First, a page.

Regardless of pump choice, a large, free-flowing fuel filter should be installed between the cell and the pump to prevent any debris
from entering the pump or fuel system. The filter element should be cleaned or replaced periodically as dirt and contaminants are the most common cause of fuel system ailments. Many racers’ nights have ended prematurely due to a stray piece of silicone, dirt, or debris that become lodged in the pressure regulator or needle and seat assembly.
Often required when employing a high-volume/high-pressure fuel pump, fuel pressure regulators are offered in traditional deadhead or bypass designs. The chosen regulator should follow the fuel pump manufacturer’s recommendations while remaining compatible with the fuel and the induction system, whether it’s carbureted or fuel injected. While deadhead regulators are easier to plumb, bypass regulators are sometimes preferred because they route excess fuel back to the cell, easing fuel pump load, increasing pump durability, and reducing fuel temperatures. Regulators are offered by Aeromotive, Holley, Quick Fuel Technology, Magnafuel and others.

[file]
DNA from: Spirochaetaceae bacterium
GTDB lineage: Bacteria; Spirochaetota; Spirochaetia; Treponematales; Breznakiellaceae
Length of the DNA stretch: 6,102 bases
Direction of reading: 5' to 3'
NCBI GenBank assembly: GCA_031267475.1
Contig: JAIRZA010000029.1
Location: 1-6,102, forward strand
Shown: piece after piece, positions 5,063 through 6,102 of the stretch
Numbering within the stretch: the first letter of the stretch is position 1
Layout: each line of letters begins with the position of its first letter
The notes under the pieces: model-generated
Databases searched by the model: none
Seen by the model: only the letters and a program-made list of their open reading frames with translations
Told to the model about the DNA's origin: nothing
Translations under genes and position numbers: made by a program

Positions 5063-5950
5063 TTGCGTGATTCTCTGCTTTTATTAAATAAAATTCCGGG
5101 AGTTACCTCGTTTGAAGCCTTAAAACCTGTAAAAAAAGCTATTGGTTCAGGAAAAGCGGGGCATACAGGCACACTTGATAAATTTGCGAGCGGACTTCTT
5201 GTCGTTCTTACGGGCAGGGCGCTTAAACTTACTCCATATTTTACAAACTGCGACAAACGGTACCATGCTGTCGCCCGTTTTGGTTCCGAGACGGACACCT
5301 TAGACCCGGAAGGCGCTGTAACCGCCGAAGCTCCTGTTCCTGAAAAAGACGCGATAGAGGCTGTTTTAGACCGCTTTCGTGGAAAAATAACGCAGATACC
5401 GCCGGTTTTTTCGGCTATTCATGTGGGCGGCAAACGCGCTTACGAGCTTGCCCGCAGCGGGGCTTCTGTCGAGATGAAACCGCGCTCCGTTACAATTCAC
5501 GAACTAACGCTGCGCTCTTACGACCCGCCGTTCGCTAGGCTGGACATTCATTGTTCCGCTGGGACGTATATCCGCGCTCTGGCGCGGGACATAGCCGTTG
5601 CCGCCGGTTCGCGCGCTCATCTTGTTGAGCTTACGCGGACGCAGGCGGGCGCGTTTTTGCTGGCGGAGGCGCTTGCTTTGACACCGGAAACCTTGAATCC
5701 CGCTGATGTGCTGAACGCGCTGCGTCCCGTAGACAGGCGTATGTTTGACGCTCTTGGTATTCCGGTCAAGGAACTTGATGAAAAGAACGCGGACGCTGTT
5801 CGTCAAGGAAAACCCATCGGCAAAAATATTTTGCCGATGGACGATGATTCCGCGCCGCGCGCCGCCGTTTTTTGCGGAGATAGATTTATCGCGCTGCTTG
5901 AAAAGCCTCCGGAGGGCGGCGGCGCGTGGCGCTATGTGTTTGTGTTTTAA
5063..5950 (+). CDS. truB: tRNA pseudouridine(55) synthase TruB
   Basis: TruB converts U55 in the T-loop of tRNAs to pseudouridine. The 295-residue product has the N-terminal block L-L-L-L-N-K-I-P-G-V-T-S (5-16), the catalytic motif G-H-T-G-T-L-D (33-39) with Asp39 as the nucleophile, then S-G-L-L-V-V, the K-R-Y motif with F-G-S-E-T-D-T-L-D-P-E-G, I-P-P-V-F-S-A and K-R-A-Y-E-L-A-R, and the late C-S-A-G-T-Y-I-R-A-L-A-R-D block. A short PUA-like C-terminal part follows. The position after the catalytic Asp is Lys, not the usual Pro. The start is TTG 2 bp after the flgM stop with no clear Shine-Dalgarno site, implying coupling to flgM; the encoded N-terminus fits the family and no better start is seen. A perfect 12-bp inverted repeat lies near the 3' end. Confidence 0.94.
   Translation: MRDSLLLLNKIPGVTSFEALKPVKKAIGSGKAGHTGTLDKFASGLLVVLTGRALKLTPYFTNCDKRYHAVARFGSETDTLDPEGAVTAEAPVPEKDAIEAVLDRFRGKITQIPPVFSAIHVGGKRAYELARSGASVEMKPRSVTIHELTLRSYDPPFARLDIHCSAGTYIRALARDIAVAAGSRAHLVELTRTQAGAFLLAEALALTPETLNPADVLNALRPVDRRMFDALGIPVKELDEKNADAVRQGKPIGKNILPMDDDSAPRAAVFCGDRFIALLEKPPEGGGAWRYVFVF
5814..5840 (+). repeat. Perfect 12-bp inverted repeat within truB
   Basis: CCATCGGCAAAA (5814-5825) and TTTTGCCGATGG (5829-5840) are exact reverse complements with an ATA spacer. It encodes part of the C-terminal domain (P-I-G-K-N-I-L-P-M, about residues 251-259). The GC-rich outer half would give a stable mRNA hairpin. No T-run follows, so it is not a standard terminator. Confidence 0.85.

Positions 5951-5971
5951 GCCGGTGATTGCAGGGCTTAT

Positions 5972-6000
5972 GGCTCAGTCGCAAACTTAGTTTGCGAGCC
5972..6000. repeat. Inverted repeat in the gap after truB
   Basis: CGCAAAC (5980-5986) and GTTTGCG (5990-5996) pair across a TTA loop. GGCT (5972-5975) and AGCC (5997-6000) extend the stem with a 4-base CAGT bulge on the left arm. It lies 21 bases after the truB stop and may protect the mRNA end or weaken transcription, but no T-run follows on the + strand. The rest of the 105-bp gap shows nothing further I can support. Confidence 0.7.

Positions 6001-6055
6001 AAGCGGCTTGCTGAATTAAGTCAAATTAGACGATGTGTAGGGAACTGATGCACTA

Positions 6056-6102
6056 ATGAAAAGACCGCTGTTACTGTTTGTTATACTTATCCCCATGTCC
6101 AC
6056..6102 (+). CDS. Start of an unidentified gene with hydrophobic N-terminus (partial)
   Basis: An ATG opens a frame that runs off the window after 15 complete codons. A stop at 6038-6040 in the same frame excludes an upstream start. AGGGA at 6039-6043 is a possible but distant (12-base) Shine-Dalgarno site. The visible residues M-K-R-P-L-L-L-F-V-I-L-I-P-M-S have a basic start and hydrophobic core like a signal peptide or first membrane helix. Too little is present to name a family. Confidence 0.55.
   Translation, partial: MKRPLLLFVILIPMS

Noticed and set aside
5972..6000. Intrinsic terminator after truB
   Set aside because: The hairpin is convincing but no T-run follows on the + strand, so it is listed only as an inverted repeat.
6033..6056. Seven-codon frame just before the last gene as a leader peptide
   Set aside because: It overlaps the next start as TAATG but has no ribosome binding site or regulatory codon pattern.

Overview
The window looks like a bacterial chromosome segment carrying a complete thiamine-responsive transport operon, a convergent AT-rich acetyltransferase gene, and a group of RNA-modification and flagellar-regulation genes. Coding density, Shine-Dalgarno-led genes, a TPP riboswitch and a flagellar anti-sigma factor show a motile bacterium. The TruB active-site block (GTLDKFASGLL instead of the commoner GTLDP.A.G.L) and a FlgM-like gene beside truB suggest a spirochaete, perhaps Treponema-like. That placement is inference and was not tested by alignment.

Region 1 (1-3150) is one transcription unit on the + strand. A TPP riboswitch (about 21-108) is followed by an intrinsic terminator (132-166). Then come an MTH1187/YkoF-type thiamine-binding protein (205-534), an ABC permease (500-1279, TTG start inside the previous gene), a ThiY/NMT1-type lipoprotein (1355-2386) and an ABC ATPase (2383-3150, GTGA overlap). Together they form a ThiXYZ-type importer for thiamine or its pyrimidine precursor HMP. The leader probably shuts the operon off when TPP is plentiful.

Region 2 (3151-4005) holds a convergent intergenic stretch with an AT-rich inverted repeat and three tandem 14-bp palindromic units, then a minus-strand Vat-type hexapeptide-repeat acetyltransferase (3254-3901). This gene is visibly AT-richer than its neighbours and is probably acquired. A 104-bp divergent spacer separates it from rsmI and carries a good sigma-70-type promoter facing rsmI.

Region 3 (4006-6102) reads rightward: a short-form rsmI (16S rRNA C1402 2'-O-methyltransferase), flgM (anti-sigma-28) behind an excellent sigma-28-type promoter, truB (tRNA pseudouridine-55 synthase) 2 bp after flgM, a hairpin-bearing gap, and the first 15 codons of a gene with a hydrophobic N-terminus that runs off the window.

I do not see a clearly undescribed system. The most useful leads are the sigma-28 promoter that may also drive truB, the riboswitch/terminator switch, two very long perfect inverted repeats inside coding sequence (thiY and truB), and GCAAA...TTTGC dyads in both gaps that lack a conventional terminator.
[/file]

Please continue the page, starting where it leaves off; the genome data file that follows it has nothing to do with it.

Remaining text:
If the application is a dedicated race car, a fuel cell is the only logical choice for on-board fuel storage, not only for safety reasons but also since it’s engineered to both contain and control fuel that used in a racing environment. Drag race specific cells, offered in aluminum or plastic by manufacturers such as Jaz Products, RCI, and RJS, feature a sump located at the rear to allow the G-forces of straight-line acceleration help optimize the flow of fuel to the pump.
Due to the risk of crashes and on-track mishaps associated with circle track racing, most cars utilize a fuel cell consisting of a steel container fit with a rubber bladder that is designed to contain the fuel, even in the event of a crash, greatly reducing the risk of fire. If the container is damaged due to an on-track mishap, most often the bladder may be removed, inspected and if found to be intact, be re-installed into a new container.